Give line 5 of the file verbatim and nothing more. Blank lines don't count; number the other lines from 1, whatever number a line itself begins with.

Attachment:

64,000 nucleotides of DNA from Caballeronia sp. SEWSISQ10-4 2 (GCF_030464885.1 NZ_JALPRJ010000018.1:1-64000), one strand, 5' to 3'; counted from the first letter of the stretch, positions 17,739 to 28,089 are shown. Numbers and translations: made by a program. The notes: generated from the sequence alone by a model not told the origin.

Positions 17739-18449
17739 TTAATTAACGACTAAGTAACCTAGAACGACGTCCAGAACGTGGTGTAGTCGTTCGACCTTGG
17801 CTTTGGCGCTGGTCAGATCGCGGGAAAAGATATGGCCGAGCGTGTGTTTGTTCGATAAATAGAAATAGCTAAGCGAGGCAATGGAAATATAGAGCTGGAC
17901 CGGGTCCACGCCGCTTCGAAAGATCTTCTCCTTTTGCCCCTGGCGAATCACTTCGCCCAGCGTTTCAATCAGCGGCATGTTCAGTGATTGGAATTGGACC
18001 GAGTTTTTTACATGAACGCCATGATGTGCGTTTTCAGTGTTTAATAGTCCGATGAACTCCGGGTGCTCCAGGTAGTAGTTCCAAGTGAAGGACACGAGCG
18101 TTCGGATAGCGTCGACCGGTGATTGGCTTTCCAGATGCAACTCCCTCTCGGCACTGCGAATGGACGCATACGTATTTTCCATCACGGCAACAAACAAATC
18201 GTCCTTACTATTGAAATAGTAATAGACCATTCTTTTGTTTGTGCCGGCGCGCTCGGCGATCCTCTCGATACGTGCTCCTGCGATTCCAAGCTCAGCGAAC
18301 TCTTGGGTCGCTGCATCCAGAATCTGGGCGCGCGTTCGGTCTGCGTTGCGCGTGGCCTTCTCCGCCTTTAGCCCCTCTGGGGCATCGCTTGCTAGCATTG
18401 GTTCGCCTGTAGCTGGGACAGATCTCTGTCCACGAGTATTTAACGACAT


17901 CGGGTCCACGCCGCTTCGAAAGATCTTCTCCTTTTGCCCCTGGCGAATCACTTCGCCCAGCGTTTCAATCAGCGGCATGTTCAGTGATTGGAATTGGACC